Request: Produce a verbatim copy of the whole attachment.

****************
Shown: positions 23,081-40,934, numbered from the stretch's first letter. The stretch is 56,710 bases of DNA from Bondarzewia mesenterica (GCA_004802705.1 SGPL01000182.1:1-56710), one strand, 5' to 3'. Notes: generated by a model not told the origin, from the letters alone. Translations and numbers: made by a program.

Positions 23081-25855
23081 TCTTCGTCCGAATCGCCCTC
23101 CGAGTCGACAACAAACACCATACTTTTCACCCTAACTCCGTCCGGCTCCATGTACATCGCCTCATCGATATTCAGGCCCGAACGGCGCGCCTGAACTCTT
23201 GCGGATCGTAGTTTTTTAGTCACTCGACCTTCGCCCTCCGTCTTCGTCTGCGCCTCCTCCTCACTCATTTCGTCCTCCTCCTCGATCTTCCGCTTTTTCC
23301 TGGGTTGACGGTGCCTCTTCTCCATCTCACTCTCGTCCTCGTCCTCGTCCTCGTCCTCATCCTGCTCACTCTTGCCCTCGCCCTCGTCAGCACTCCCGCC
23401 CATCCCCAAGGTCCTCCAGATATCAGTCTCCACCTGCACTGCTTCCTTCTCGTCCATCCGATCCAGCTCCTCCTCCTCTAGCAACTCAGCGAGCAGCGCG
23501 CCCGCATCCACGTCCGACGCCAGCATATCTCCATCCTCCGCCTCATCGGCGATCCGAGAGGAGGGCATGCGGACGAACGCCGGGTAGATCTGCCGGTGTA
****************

Shown: positions 23,081-40,934, numbered from the stretch's first letter. The stretch is 56,710 bases of DNA from Bondarzewia mesenterica (GCA_004802705.1 SGPL01000182.1:1-56710), one strand, 5' to 3'. Notes: generated by a model not told the origin, from the letters alone. Translations and numbers: made by a program.

Positions 23081-25855
23081 TCTTCGTCCGAATCGCCCTC
23101 CGAGTCGACAACAAACACCATACTTTTCACCCTAACTCCGTCCGGCTCCATGTACATCGCCTCATCGATATTCAGGCCCGAACGGCGCGCCTGAACTCTT
23201 GCGGATCGTAGTTTTTTAGTCACTCGACCTTCGCCCTCCGTCTTCGTCTGCGCCTCCTCCTCACTCATTTCGTCCTCCTCCTCGATCTTCCGCTTTTTCC
23301 TGGGTTGACGGTGCCTCTTCTCCATCTCACTCTCGTCCTCGTCCTCGTCCTCGTCCTCATCCTGCTCACTCTTGCCCTCGCCCTCGTCAGCACTCCCGCC
23401 CATCCCCAAGGTCCTCCAGATATCAGTCTCCACCTGCACTGCTTCCTTCTCGTCCATCCGATCCAGCTCCTCCTCCTCTAGCAACTCAGCGAGCAGCGCG
23501 CCCGCATCCACGTCCGACGCCAGCATATCTCCATCCTCCGCCTCATCGGCGATCCGAGAGGAGGGCATGCGGACGAACGCCGGGTAGATCTGCCGGTGTA